You work all day.
You check email at lunch and wherever you are. And then you keep checking (and answering) emails when you get home.
Do you ever stop working and start living?
More importantly, do you know where the boundary is between your work and your life?
Where is the Boundary?
Does your work day start when you check email in bed in the morning?
Are you still checking it before you go to sleep?
For many, work has taken over their lives.
They don’t know where one begins and one ends.
“To have a life, you need to have a boundary between your work and personal time.” (Tweet this Quote)
Do you have a life that you can discern from your work?
Is Work Your Life?
If you are like most people, your job runs into your personal life. (Although, for some it is the opposite…)
Mobile email and smartphones, can be a technology leash that keeps you always working.
But, it doesn’t have to be that way.
You can draw a boundary between your work and your life.
You just need to be clear about where one ends and the other begins.
Here are 10 Questions to Ask Yourself About Your Work And Life Boundary:
- Where is the boundary between your work and your life? Do you know where work ends and your life begins? You need to have a clear distinction between the two.
- Do you have balance? Without balance, things eventually topple over. If one of your areas is dominating the other, it will create problems in the other. For some, this reaches the extreme that one destroys the other.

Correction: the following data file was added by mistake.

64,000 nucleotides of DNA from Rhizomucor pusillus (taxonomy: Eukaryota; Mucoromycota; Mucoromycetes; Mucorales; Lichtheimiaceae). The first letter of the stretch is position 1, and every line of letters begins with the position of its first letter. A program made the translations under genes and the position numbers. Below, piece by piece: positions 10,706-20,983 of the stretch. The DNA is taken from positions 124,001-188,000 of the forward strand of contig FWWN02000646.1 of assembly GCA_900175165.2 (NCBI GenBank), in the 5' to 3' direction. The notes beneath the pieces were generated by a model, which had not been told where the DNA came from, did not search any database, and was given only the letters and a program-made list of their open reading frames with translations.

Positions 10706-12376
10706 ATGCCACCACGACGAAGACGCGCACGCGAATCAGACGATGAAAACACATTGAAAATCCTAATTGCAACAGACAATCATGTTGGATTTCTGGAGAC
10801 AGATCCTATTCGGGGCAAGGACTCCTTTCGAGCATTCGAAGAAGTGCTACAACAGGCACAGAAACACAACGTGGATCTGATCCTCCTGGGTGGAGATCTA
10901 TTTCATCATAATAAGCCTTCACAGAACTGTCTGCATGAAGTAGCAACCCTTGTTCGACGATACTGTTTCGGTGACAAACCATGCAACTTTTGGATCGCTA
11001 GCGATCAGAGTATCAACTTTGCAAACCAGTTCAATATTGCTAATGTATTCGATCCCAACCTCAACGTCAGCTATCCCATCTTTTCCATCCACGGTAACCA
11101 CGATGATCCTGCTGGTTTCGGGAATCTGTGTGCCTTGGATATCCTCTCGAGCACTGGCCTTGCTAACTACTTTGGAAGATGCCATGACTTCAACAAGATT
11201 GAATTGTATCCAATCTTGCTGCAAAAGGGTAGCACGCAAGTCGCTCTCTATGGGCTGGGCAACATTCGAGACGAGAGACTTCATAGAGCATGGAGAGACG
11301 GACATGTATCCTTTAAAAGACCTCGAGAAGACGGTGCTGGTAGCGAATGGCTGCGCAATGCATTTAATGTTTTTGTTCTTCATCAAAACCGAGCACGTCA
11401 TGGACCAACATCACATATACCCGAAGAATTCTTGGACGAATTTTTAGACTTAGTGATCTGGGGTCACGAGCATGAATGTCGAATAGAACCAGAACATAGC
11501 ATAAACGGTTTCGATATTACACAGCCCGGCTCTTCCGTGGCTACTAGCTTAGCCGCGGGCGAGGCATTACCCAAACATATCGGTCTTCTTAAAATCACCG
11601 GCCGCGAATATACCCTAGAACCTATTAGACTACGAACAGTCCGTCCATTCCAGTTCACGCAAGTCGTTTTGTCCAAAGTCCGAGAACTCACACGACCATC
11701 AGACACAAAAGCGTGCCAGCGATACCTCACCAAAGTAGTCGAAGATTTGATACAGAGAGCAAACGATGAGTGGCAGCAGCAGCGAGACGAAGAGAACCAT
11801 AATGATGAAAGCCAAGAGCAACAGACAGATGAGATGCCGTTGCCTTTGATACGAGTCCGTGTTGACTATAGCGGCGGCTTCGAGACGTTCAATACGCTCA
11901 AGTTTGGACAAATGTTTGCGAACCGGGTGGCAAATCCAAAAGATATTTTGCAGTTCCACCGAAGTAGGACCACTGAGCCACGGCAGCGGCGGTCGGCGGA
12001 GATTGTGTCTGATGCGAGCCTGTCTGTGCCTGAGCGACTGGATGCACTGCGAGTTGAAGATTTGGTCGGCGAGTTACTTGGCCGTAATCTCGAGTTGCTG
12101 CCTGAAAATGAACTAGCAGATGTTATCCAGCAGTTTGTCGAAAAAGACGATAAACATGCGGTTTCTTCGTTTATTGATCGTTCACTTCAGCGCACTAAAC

- Is one area negatively impacting the other? – Are you bringing work stress home? Or perhaps, you are bringing home stress to work? If you are not careful, your attitude and emotions in one area will negatively affect the other.
- Which is more important to you? This is a tough one. Do you “Work to Live” or “Live to Work?” When there is a conflict, which one do you choose to put first? Your answer to this question can be very telling about your priorities.
- Which do you spend more time on? – Life is all about quantity time. How much time are you spending on work versus life? You can’t spend the majority of your time on one and then cram the other into the few remaining moments of your day.
- Are you doing something you enjoy? – People often think of this question as it relates to their job. Do you enjoy your work? But, it is not limited to your job. Do you also enjoy what you are doing with the personal time in your life?